Beyond That Hill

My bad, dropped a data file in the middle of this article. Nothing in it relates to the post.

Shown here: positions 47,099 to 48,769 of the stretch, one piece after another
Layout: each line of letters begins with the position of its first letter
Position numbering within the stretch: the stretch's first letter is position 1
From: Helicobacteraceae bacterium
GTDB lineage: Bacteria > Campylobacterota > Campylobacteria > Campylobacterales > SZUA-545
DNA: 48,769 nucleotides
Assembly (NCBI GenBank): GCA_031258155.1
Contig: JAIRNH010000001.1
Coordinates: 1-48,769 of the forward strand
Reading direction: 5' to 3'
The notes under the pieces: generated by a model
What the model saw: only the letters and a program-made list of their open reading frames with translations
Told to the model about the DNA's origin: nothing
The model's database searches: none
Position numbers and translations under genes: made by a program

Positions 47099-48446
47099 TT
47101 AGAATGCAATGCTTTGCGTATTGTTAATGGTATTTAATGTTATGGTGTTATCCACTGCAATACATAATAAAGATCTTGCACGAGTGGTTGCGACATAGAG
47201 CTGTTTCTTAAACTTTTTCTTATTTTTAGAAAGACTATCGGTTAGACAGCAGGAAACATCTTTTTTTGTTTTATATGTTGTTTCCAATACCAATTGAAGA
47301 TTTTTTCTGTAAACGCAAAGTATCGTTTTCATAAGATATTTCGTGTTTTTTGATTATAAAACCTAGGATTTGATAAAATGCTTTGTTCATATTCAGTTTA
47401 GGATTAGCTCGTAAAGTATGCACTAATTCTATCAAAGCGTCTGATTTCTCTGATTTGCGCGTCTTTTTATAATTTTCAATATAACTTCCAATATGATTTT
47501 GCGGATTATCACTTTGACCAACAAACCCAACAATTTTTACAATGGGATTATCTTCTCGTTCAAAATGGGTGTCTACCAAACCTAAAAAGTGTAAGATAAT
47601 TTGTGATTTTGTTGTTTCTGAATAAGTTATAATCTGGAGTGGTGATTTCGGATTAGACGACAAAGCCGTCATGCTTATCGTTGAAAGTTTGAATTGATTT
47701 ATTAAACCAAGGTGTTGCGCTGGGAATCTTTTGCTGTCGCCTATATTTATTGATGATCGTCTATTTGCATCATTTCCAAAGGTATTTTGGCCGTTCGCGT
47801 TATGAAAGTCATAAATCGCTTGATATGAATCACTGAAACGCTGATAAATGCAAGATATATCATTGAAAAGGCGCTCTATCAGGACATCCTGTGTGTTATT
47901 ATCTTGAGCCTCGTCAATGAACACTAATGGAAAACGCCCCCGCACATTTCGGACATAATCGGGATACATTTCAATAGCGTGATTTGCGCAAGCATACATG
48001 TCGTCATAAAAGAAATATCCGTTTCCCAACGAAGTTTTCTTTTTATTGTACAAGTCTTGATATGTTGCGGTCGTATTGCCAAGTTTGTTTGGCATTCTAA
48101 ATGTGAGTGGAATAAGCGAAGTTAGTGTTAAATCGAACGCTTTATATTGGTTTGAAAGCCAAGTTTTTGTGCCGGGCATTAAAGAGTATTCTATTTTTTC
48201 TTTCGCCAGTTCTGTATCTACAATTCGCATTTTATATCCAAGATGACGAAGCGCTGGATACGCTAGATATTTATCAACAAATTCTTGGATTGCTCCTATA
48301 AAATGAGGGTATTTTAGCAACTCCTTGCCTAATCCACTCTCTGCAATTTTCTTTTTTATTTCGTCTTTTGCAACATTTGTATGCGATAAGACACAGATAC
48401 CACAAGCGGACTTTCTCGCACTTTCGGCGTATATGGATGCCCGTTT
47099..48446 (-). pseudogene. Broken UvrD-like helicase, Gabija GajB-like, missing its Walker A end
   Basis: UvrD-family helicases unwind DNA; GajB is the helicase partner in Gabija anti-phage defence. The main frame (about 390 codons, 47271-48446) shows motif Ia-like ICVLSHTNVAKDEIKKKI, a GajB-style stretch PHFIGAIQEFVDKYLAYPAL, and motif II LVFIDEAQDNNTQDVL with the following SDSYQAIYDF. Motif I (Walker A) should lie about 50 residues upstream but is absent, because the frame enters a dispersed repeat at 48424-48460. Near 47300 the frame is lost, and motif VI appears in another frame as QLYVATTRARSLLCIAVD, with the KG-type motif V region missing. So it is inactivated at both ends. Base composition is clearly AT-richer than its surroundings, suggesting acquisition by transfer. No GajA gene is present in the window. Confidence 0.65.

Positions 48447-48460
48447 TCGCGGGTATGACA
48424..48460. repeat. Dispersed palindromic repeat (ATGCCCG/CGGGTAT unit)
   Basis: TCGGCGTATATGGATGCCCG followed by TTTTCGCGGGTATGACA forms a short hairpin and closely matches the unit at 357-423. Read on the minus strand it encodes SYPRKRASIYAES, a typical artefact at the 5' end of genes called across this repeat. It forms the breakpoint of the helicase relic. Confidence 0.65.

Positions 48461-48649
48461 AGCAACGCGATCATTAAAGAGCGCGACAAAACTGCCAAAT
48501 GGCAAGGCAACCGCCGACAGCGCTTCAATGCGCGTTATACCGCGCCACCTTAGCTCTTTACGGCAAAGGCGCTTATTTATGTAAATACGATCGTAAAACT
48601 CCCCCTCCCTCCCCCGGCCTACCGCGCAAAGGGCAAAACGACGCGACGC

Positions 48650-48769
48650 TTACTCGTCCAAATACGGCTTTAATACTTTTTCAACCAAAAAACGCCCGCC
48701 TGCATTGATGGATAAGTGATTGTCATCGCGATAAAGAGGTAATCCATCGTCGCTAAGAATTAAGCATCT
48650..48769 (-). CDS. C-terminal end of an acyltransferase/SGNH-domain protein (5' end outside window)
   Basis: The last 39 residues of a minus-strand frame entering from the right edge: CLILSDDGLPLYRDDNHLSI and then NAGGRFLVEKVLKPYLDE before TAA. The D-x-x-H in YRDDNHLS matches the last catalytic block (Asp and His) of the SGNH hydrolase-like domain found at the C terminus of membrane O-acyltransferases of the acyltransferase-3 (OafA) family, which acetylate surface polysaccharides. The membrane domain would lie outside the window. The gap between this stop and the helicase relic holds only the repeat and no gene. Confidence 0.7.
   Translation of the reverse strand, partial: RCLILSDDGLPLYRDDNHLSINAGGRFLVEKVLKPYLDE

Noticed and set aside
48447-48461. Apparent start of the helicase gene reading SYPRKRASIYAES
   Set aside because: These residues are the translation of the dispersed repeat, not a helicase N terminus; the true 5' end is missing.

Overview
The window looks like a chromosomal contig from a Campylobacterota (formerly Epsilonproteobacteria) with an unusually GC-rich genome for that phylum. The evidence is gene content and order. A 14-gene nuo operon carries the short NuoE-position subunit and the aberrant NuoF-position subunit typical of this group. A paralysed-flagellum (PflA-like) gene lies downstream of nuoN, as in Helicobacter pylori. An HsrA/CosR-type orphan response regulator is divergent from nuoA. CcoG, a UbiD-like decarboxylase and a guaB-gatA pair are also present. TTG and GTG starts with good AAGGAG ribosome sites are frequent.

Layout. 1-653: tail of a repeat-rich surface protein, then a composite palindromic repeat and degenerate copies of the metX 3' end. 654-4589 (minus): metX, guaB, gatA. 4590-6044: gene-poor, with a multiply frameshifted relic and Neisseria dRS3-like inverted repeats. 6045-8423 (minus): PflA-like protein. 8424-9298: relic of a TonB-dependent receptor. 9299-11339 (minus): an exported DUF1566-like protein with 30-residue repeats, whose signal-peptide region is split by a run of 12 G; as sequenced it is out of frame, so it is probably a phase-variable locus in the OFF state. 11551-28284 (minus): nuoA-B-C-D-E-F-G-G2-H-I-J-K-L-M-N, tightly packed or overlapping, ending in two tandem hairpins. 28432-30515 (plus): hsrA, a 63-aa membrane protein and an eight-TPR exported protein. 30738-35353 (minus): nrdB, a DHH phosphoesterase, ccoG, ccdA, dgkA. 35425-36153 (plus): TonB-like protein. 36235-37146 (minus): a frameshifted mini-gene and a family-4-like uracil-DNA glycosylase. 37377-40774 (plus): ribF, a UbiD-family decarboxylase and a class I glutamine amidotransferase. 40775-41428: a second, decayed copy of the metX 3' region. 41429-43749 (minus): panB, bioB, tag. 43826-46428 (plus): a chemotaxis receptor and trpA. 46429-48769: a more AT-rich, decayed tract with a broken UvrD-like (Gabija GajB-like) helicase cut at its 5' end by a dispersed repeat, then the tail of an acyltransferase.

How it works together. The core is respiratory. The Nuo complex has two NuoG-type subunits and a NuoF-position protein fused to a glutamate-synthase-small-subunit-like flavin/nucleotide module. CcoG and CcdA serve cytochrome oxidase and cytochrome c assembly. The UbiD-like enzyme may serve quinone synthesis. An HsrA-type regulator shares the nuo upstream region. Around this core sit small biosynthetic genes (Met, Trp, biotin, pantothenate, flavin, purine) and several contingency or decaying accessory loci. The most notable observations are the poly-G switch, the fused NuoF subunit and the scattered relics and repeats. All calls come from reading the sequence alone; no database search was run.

Paolo Alberto aka Dusty Kid loves travelling, no matter whether it is a trip through his own sensuous spheres of experience (like on his solo debut album A Raver's Diary in 2009), or a real road movie. Beyond That Hill takes the straight bass drum out of the club and plants it on the roadside. Beats are rushing past like power poles, a fresh breeze is blowing in your face, both literally and figuratively, and in front of you there is nothing but the vast horizon, a shimmering dance of coordinates. Dusty Kid wanders through luscious, epic landscapes of sounds. Hence, it is not surprising that some of his tracks hit the 10-minute mark without being tiring or exhaustive. You will rather find yourself gliding above the sounds, yet still close enough to admire all the wonderful details, and high enough to get a good view. The sounds are far more than just pure metaphysical mumbling or a series of meaningless loops and effects. The opener "Nora Nights" already starts at a tight pace, yet with a well-defined and delicately-balanced structure and ambience. Every single second, every single sound bit is essential. On "Jknoussa," Dusty Kid first plays the Grand Canyon tourist at the coin slot telescope; then, in the 14-minute floor-hugger "Argia," he turns into the adventurous mountaineer climbing between the jagged rocks along the abyss, suspended between heaven and earth, yet absorbing both at the same time. A little break at the campfire offers "Chentu Mizas" and "Beyond That Hill" with a rhythm guitar that invokes the ancestors under the moonlight, and helps you to get mentally prepared for "Polybolo" -- the monster that drags the mountaineer into the abyss, and hits the dancefloor like an avalanche. Gone are the friendly and crackling nostalgic sounds where vocals and strings were exchanging soft cotton balls -- now, the time has come to start the survival training that every raver who calls himself professional should have passed in the acid shower. Constant knocking wears the stone: like the peak bagger who finds himself awe-struck by the earth's elemental forces, "Polybolo" reveals the pure longing, the archaic natural forces, only by means of pure synthetic tools. But soon after, the traveller gets his guitar back from "Cheyenne," peaceful and organic, but still pushing, thanks to precise footwork and a superbly-arranged frequency spectrum. And finally, "That Hug" pulls out all the stops again to sensibly recapitulate the way the audience has travelled so far. With grand gesture and universal aspiration, this unique and unforgettable trip comes to an end. And once again, Dusty Kid proves that he is the master of the album format. An ideal mix tape for some, highly imaginative cinema for others, but the result is always the same: it is a story to dance to, a road musical for adventurous people.